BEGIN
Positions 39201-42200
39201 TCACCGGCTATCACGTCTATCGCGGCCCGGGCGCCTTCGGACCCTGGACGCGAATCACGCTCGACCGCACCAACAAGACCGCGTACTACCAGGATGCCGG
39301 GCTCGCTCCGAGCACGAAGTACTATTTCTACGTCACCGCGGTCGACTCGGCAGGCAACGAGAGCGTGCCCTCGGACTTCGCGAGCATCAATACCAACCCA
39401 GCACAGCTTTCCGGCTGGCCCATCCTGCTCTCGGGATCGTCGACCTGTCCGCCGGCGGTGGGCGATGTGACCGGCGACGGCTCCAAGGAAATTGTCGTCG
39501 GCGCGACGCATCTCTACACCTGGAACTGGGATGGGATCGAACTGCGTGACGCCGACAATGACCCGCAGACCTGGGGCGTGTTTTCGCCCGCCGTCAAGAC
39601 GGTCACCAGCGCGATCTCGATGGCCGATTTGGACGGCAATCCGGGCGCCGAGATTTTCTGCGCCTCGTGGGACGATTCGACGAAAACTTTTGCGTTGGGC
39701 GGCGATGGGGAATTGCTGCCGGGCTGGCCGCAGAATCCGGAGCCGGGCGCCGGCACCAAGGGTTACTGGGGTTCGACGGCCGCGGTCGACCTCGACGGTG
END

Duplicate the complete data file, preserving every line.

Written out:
Positions 39201-42200
39201 TCACCGGCTATCACGTCTATCGCGGCCCGGGCGCCTTCGGACCCTGGACGCGAATCACGCTCGACCGCACCAACAAGACCGCGTACTACCAGGATGCCGG
39301 GCTCGCTCCGAGCACGAAGTACTATTTCTACGTCACCGCGGTCGACTCGGCAGGCAACGAGAGCGTGCCCTCGGACTTCGCGAGCATCAATACCAACCCA
39401 GCACAGCTTTCCGGCTGGCCCATCCTGCTCTCGGGATCGTCGACCTGTCCGCCGGCGGTGGGCGATGTGACCGGCGACGGCTCCAAGGAAATTGTCGTCG
39501 GCGCGACGCATCTCTACACCTGGAACTGGGATGGGATCGAACTGCGTGACGCCGACAATGACCCGCAGACCTGGGGCGTGTTTTCGCCCGCCGTCAAGAC
39601 GGTCACCAGCGCGATCTCGATGGCCGATTTGGACGGCAATCCGGGCGCCGAGATTTTCTGCGCCTCGTGGGACGATTCGACGAAAACTTTTGCGTTGGGC
39701 GGCGATGGGGAATTGCTGCCGGGCTGGCCGCAGAATCCGGAGCCGGGCGCCGGCACCAAGGGTTACTGGGGTTCGACGGCCGCGGTCGACCTCGACGGTG